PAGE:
Former EFL player, now a prominent Sky Sports expert, believes pre-game symbol against racial inequality is no longer as powerful as it once was
Prutton assesses the chances of success for West Brom, Fulham and Sheff Utd
Longtime Sky Sports expert Don Goodman believes the fact that players kneel down has “lost its power.”
Aiming as a manifestation of solidarity in the fight for racial equality, it has been a familiar pre-match symbol since its first achievement after the project restarted in June 2020.
Premier League and EFL players were involved in the move, but there were examples of booing acts – in a handful of EFL matches with supporters last season and also by some English fans before the national championship. team matches this summer Euros.
Addressed exclusively to Sport mirror , Goodman believes the once powerful message is now starting to be watered down.
He said: “I think it’s obvious that every club, player, coach – all of us involved in the game – supports the position against discrimination and racism.
“My personal opinion of the knee is that I feel like it has lost some of its power, slowly but surely.
“He just lost some of what he had.
“I’ll never forget the first Project Restart game when Aston Villa played at Sheffield United. All the players had ‘Black Lives Matter’ on the back of their shirts and there was a big record and it was like ‘wow, it is a statement ‘.
“But I just think football, clubs and Kick It Out have really missed a trick by not coming up with something just different at the end of the season.
“Whether it’s a different symbol or whatever.
“Because of the controversy that this caused (the knee), we could have developed a symbol or a different way of protesting and supporting the fight against discrimination.
“I understand and am with all the players who still do it, and I am wholeheartedly behind it, but I also understand those who say it has lost its meaning a bit.”
This weekend marks the return of not only EFL’s three divisions, but full crowds as well.
Since March 2020, it is no longer possible for the supporters of the 72 clubs to go and observe their team in the flesh.
Goodman, 55, admits the majority of the games he called up last season were still entertaining despite being behind closed doors – but he’s desperately awaiting the return of the punters.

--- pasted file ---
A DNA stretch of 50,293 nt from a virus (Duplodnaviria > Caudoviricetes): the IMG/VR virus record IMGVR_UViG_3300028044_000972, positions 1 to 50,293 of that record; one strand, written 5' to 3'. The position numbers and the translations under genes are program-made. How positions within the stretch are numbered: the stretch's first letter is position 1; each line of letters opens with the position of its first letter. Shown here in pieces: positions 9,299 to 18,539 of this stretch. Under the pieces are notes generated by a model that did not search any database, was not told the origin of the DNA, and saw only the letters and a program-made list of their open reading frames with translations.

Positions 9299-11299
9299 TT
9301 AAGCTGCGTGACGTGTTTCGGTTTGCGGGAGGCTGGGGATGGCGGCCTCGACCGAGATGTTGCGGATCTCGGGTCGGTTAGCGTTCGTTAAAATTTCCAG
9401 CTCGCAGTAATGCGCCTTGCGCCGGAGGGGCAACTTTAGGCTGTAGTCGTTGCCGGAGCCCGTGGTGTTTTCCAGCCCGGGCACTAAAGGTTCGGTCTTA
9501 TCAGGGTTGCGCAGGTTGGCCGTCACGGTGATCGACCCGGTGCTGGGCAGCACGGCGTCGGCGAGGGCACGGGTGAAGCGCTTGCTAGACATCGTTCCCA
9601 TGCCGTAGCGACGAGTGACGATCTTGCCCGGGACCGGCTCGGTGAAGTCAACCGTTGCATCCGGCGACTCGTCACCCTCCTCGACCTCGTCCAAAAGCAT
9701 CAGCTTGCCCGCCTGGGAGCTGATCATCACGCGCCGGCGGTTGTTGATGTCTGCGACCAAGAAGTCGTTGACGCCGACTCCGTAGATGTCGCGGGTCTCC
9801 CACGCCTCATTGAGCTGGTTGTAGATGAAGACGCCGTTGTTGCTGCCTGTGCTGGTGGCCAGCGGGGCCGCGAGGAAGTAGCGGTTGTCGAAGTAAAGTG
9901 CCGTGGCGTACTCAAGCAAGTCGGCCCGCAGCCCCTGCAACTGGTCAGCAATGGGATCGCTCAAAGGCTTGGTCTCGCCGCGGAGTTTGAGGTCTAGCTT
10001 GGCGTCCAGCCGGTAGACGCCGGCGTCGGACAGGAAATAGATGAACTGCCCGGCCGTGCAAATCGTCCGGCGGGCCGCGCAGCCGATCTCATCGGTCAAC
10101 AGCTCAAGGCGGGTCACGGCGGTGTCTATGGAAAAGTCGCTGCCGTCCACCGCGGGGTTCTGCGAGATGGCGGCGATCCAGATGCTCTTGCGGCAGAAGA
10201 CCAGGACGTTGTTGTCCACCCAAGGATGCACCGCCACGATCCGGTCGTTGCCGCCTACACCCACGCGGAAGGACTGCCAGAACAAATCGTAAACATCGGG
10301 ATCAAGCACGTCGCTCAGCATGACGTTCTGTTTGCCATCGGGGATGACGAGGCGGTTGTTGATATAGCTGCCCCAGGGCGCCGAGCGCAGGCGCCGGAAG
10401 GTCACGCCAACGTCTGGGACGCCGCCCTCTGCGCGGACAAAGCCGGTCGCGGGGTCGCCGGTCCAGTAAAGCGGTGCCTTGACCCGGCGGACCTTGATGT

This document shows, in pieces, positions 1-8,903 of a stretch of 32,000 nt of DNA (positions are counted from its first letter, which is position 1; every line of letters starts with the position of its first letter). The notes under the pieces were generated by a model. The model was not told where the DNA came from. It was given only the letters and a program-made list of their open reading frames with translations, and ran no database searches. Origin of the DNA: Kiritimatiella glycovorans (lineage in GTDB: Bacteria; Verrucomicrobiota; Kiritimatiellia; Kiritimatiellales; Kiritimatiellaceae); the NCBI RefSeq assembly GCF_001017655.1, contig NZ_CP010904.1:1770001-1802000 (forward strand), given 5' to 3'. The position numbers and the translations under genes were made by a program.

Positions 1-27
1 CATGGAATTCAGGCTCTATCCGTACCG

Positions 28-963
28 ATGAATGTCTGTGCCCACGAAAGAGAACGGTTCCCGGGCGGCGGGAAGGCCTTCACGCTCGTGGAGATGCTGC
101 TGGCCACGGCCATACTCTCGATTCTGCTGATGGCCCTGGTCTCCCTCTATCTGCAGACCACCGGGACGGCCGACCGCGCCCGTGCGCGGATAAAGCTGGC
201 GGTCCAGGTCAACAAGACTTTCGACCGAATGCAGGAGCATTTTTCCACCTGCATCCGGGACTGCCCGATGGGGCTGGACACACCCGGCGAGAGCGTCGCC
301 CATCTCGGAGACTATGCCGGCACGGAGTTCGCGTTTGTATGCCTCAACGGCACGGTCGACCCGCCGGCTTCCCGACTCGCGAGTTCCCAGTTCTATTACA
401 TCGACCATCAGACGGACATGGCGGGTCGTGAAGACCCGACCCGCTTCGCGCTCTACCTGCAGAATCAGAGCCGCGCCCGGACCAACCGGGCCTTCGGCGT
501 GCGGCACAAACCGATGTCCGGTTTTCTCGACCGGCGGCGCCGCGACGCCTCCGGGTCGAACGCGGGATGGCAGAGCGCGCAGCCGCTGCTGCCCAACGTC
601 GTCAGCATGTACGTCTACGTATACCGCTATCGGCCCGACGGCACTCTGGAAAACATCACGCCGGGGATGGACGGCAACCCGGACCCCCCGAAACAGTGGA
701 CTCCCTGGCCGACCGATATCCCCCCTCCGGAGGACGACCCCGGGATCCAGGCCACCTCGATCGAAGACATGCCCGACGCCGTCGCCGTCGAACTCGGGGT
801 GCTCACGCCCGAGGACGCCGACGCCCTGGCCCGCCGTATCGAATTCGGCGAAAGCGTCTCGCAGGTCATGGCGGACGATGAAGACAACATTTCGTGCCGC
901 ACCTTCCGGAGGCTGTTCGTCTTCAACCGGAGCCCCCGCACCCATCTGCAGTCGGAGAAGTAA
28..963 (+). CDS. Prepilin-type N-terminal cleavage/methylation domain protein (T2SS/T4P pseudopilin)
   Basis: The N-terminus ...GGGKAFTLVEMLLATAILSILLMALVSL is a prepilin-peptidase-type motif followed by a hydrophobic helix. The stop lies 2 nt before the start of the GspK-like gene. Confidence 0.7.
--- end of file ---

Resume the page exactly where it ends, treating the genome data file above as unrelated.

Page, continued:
“Football without fans is soulless,” he added.
“That didn’t stop me from enjoying it, because the action has always sparked some great stories. The playoffs, in particular, have never let you down.
“But when the fans were allowed to come back for these games, my God, it was remarkable.
“I just hope now, after what everyone has gone through, that people understand how important football fans are to the great game.”
Goodman’s first mission of the 2021-22 campaign comes on Friday night’s championship curtain-raiser, with Bournemouth hosting one of its former clubs, West Brom.
And he thinks that brings together two of the favorites for promotion – along with Fulham and Sheffield United – in what will undoubtedly be another season of thrills and excesses.
He added: “I think before last season only around 30% of the clubs that were relegated ended up coming back straight up.
“That’s how difficult it can be. But I think Watford and Norwich really benefited from it last year, in an unusual season.
“Having said that, I think the three relegated clubs, as well as Bournemouth, will be the favorites this time around.
“But I also envision that we will have another surprise like the one we had with Barnsley last season.
“I think there is an opportunity, below the four clubs I just mentioned, for any of the other clubs to more or less get a top six spot.
“It’s going to be fascinating.”
* Sky Sports is the birthplace of national football and will broadcast 138 matches live from the EFL this season
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